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Preaching's of Sir Sarvepalli Radhakrishnan

posted Sep 1, 2011, 10:58 AM by Sarat Kumar Sarvepalli   [ updated Oct 10, 2011, 10:50 AM ]

Sir Sarvepalli Radhakrishnan (1888-1975) was one of the most profound philosophers of this century, author and educationalist. In 1926, he was deputed by Calcutta University as the university delegate to the Congress of the Universities of the British Empire. He was elected Fellow of the British Academy in 1940, first Indian to be thus honored. After Independence, when Nehru decided to send Radhakrishnan to the Soviet Union as ambassador, many wondered how a scholar would deal with a dictator like Stalin. Not only did Radhakrishnan have a successful stint there, he also got along very well with Stalin. In December, 1964, Pope Paul VI visited India and made him Knight of the Golden Army of Angels, the Vatican’s highest honor for a Head of State. Radhakrishnan was also a professor of Eastern Religions at Oxford and later became the second President of free India.

He was widely admired as a master of the English language, a spellbinding orator, a dynamic leader, and a generous human being. Was India’s most eminent 21stcentury philosopher. He was brought up and educated in colonial India where Christian missionaries proclaimed Christianity to be the only true religion and portrayed Hinduism as being seriously defective. In his first published works,  Radhakrishnan defended the Hindu theory of karma and the ethics of Vedanta. In his lectures Radhakrishnan answered the many Christian critics of Hinduism by formulating his interpretation of the essence of Hinduism. Hinduism is a way of life rather than a dogmatic creed. Its foundation is spiritual experience. Through meditative practices, one has direct experience of the Absolute Spirit (Brahman). This experience brings home the unity of the individual self and the Absolute Self. Attaining one’s deepest self by losing one’s selfish ego becomes the supreme goal.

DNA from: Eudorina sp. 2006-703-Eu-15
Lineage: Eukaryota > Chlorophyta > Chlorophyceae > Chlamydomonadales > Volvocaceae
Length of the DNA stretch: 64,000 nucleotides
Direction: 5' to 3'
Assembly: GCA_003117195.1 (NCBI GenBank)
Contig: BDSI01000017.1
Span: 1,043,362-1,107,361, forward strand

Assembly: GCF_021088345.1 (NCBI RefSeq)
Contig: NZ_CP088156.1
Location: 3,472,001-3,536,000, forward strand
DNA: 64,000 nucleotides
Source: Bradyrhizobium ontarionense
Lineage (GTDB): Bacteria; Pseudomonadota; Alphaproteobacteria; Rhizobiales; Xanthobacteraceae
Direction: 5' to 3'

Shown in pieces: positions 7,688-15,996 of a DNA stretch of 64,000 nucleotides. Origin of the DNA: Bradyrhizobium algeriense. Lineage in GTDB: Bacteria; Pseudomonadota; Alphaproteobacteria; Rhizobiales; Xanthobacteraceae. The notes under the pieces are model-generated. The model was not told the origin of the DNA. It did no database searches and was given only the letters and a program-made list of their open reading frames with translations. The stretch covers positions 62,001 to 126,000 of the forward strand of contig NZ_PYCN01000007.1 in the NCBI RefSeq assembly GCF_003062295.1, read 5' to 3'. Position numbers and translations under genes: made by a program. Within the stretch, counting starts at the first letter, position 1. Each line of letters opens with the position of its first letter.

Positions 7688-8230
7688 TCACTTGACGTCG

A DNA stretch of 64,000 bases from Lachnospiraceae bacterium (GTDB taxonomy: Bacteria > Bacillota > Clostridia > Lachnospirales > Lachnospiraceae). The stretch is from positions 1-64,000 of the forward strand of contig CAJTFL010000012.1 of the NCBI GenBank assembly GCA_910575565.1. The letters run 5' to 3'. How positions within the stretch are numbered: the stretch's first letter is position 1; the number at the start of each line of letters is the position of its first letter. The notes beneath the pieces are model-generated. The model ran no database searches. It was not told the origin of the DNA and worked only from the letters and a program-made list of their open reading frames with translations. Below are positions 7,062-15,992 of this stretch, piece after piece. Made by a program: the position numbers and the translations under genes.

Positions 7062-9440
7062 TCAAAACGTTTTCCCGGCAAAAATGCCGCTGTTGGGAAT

(source: Great Thinkers of the Eastern World - By Ian Philip McGreal,  Editor p. 279 - 280)

There were many interpretations of Hindu scriptures and philosophy, but Radhakrishnan was perhaps the first Indian philosopher to present to the world the deeper aspects of Indian philosophy. He was truly India’s cultural ambassador to the world. After listening to him, one English lady was prompted to say, "There is no need for us to send missionaries to India."

"My religious sense," he used to say, "did not allow me to speak a rash or a profane word of anything which the soul of man holds or has held sacred. The attitude of respect for all creeds, this elementary good manners in matters of spirit, is bred into the marrow of one’s bones by the Hindu tradition.’

(source: Dr S. Radhakrishnan - tribuneindia.com) 

"Hinduism is not just a faith. It is the union of reason and intuition that cannot be defined but is only to be experienced. Evil and error are not ultimate. There is no Hell, for that means there is a place where God is not, and there are sins which exceed his love. " 

"In the history of the world, Hinduism is the only religion that exhibits a complete independence and freedom of the human mind, its full confidence in its own powers. Hinduism is freedom, especially the freedom in thinking about God."  

"In the search for the supernatural, it is like traveling in space without a boundary or barrier." 

(source: Bhagavad Gita  - By S. Radhakrishan pg - 55)

“A large part of the world received its religious education from India." In spite of continuous struggle with theological baggage, India has held fast for centuries to the ideals of spirit." 

(source: Eastern Religions & Western Thought - By. Dr. S. Radhakrishnan p. 116)

"Hinduism is wholly free from the strange obsession of some faiths that the acceptance of a particular religious metaphysics is necessary for salvation, and non-acceptance thereof is a heinous sin meriting eternal punishment in hell."

(source: The Hindu View of Life - By S. Radhakrishnan  p. 28)

He noted that: "If the Upanishads help us to rise above the glamour of the fleshy life, it is because their authors, pure of soul, ever striving towards the divine, reveal to us their pictures of the splendors of the unseen. The Upanishads are respected not because they are a part of Sruti or revealed literature and so hold a reserved position but because they have inspired generations of Indians with vision and strength by their inexhaustible significance and spiritual power. Indian thought has constantly turned to these scriptures for fresh illumination and spiritual recovery or recommencement, and not in vain. The fire still burns bright on their altars. Their light is for the seeing eye and their message is for the seeker after truth." 

(source: The Principal Upanishads - By S. Radhakrishnan London: Allen & Unwin/ New York: Humanities Press. 1953, p. 18-19)

"Indian thought is an extraordinary mass of material which for detail and variety has hardly any equal in any other part of the world. There is hardly any height of spiritual insight or rational philosophy attained in the world that has not its parallel in the vast stretch that lies between the early Vedic seers and the modern naiyAyikas.”

(source: Indian Philosophy, Volume I - By S. Radhakrishnan)